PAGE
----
Another child, a little girl, had caught the infection. She was flailing and thrashing while also trying to break free of the mud imprisoning her feet. I closed my eyes, saying a little prayer for her while hoping that it hadn't been too painful when she'd been contaminated.
Sighing, I stepped closer to the girl and gripped the snare pole tightly in my hand. Her dirty, stringy blonde hair hung over her eyes, and the cloudy blue stared back in hunger. She lunged as I drew closer, and I looped the rope around her neck. Pulling it taut through the pole, I tugged, and she began to step forward. It was a slow process, but I managed to release her from the muddy embankment and led her toward the farm.
The rest of the group watched from the porch as I guided her to the barn. Blessthischild'spoorsoul. I hoped, more than ever, that Hershel's belief that a cure would be found was correct. It was heart wrenching to see children gnashing, clawing, shuffling, and trying to cannibalize everyone they came across. It just wasn't right.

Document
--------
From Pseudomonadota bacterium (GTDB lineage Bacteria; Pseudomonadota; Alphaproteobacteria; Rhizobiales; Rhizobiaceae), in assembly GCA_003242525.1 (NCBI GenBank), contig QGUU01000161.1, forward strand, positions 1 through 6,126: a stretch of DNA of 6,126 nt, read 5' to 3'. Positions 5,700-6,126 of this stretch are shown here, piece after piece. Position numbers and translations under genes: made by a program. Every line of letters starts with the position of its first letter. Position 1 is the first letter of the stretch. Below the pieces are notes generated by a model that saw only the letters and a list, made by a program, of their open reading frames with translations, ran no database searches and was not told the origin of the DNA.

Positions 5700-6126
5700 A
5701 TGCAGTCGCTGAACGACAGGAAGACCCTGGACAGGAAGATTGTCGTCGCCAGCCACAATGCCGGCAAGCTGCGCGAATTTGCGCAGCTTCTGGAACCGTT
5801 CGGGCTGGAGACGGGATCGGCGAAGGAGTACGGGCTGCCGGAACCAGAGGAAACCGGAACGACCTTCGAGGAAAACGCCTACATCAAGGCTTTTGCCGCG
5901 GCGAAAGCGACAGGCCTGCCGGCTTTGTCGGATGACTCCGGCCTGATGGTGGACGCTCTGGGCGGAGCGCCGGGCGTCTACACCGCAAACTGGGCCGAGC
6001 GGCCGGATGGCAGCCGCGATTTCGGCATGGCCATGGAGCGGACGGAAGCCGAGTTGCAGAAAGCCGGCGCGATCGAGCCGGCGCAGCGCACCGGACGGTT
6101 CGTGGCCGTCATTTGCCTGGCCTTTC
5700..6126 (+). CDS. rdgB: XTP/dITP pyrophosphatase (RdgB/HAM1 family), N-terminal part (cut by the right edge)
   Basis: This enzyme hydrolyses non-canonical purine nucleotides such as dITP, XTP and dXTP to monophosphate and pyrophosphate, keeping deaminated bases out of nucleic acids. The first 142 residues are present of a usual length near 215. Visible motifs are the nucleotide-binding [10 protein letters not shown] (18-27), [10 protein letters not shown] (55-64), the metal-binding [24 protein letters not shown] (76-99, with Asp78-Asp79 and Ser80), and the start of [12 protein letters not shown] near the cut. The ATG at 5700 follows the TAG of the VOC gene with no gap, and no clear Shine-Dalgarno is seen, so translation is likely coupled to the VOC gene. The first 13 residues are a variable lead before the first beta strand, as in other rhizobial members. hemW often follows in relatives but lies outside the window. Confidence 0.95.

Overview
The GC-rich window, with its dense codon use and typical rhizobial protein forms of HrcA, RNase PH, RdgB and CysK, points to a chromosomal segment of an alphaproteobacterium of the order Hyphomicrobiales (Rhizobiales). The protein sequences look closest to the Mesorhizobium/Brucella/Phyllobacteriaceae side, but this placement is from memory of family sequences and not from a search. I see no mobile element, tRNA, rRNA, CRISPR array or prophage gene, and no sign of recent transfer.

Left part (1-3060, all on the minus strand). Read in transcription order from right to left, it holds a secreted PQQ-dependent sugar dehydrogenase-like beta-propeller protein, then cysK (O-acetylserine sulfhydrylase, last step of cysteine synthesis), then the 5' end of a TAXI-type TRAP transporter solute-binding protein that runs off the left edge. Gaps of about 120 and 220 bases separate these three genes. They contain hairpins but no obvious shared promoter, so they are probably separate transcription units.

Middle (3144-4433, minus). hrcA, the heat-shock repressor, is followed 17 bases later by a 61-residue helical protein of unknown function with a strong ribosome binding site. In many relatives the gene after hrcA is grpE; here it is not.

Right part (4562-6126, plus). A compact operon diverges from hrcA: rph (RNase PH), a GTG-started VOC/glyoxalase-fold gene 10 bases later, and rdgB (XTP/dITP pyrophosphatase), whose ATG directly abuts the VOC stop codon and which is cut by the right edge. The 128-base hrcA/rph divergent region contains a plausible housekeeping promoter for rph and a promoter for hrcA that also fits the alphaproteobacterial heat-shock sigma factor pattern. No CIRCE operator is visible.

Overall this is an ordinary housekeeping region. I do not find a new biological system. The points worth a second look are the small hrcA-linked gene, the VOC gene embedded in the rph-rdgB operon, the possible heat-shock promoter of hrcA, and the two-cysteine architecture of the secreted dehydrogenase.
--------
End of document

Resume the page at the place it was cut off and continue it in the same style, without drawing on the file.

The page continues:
The sounds of sobs followed me to my destination. Each of us was distraught over every person who had met that same fate and had to be placed in the barn. Hell, it could have been any one of us—we knew how precious life really was.
I motioned for Jimmy to come help me open the doors. Even though they were still human beings, we didn't take chances with the infected. I watched as he ran across the yard, mindful to keep the little girl a good distance from my body. She growled her displeasure of being trapped by me, but I ignored her cries.
Once Jimmy was next to me, we went to the side door. It was smaller and easier to control the ones already inside. He unlocked the padlock, took it off, and opened the door a small amount and I pushed, releasing the rope and pulling it from the girl's neck. Moving fast, I helped Jimmy shove the door closed, ramming myself against it to make sure it latched. We made sure the lock was put back on tight, and the moans and groans of the people inside could be heard through the walls.
"I think seeing the kids like that is the worst…" Jimmy began to say.
"I know. I hope to God this ends soon. I don't know if I can take seeing one more child like that." I threw my arm over his shoulder in comfort.
There had to be something, anything, which could cure this retched disease. I couldn't comprehend anything else.